Volpone and The Alchemist

Přední strana obálky
Courier Corporation, 27. 12. 2012 - Počet stran: 256
Much-studied and frequently performed, these comedies by the great Elizabethan playwright Ben Jonson satirize the greed, mendacity, gullibility, and pretension of seventeenth-century London society. Both plays abound in colorful characters, ingenious plotting, biting wit, and sharp insight into human nature.
In Volpone (1605), a crafty rich man attempts to augment his wealth by feigning a mortal illness. His wealthy neighbors, spying the opportunity for an inheritance, vie with each other in courting the “dying” man’s favor. The Alchemist (1610) comprises a likewise avaricious cast, headed by a butler and prostitute who join forces with a swindler claiming to possess the philosopher's stone. The trio hosts a parade of eager victims whose hypocrisy and greed place them on a moral footing similar to that of the tricksters. Both plays offer sparkling examples of their author's novel approach to satire and his distinctive blend of savagery, humor, moralism, and a powerful sense of the absurd.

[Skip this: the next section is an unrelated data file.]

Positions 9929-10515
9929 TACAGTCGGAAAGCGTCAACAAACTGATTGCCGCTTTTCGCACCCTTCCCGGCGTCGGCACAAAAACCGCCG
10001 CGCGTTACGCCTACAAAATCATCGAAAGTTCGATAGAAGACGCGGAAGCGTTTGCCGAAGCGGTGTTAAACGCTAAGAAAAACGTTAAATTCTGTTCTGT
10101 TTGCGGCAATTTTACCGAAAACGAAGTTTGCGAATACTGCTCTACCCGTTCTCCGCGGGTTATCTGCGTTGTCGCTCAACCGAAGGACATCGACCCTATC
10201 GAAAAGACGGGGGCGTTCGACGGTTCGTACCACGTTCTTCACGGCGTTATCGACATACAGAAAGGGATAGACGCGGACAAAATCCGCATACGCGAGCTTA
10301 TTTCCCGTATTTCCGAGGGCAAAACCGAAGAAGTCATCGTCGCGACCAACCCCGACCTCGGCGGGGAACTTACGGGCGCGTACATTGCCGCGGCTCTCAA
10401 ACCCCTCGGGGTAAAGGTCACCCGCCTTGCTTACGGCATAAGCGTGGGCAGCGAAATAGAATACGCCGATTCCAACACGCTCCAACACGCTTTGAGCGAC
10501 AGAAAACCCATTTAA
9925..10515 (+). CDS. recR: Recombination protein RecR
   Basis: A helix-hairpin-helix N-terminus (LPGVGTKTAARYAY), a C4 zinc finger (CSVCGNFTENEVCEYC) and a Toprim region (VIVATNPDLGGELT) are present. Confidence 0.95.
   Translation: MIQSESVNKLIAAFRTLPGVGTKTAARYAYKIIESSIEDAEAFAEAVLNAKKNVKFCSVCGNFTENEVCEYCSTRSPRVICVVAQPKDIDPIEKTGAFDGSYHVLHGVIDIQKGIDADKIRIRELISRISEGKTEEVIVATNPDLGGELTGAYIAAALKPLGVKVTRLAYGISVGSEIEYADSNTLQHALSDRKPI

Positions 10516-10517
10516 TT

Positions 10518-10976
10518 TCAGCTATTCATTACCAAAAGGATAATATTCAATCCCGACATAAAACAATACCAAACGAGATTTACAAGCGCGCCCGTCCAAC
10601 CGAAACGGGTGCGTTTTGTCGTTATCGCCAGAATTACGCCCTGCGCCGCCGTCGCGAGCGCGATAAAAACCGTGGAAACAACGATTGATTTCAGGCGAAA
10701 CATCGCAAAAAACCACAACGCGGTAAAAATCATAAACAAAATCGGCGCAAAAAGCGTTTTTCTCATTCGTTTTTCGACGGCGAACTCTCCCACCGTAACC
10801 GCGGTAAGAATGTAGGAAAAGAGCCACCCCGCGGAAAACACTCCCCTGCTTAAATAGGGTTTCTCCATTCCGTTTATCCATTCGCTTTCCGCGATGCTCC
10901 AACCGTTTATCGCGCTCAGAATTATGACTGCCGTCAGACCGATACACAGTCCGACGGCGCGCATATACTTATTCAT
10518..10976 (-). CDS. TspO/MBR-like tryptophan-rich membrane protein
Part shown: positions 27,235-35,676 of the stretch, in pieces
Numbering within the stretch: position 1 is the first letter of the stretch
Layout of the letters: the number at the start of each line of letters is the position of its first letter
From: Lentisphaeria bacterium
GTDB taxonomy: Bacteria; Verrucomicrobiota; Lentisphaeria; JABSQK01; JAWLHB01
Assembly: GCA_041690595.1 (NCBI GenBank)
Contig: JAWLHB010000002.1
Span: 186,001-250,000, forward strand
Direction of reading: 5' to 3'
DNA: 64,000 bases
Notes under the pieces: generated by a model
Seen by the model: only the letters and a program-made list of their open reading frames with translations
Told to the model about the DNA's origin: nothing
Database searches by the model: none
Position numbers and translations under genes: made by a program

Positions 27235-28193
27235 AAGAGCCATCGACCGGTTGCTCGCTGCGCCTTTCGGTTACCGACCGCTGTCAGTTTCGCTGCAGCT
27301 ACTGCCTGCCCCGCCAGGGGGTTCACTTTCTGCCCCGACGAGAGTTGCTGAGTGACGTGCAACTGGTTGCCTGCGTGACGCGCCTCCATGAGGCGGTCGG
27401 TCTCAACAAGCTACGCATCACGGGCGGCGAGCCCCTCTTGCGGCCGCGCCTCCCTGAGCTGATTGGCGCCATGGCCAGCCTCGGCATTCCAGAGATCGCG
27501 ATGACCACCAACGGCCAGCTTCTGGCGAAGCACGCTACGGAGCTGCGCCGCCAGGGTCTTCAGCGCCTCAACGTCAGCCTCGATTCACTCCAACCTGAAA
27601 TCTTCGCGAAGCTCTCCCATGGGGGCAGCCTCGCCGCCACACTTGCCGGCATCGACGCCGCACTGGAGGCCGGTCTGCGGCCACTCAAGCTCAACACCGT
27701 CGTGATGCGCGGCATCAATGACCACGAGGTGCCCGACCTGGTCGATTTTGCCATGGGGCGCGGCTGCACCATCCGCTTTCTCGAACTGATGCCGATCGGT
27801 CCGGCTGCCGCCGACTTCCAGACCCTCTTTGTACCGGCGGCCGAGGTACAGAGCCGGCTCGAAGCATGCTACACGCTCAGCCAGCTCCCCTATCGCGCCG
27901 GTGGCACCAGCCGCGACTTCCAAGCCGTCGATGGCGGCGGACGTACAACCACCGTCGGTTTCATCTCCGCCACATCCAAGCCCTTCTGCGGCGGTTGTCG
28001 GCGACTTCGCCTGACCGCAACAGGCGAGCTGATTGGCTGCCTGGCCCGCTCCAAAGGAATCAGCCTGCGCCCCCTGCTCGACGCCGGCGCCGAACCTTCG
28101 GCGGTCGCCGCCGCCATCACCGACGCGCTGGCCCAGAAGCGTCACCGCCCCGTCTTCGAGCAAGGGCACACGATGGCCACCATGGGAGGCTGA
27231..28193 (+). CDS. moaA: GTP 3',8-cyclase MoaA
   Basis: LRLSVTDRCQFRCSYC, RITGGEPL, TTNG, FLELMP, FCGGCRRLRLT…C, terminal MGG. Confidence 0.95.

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O autorovi (2012)

Born in 1572, Ben Jonson rejected his father's bricklaying trade and ran away from his apprenticeship to join the army. He returned to England in 1592, working as an actor and playwright. In 1598, he was tried for murder after killing another actor in a duel, and was briefly imprisoned. One of his first plays, Every Man Out of His Humor (1599) had fellow playwright William Shakespeare as a cast member. His success grew with such works as Volpone (1605) and The Alchemist (1610) and he was popular at court, frequently writing the Christmas masque. He is considered a very fine Elizabethan poet. In some anti-Stratfordian circles he is proposed as the true author of Shakespeare's plays, though this view is not widely accepted. Jonson was appointed London historian in 1628, but that same year, his life took a downward turn. He suffered a paralyzing stroke and lost favor at court after an argument with architect Inigo Jones and the death of King James I. Ben Jonson died on August 6, 1637.

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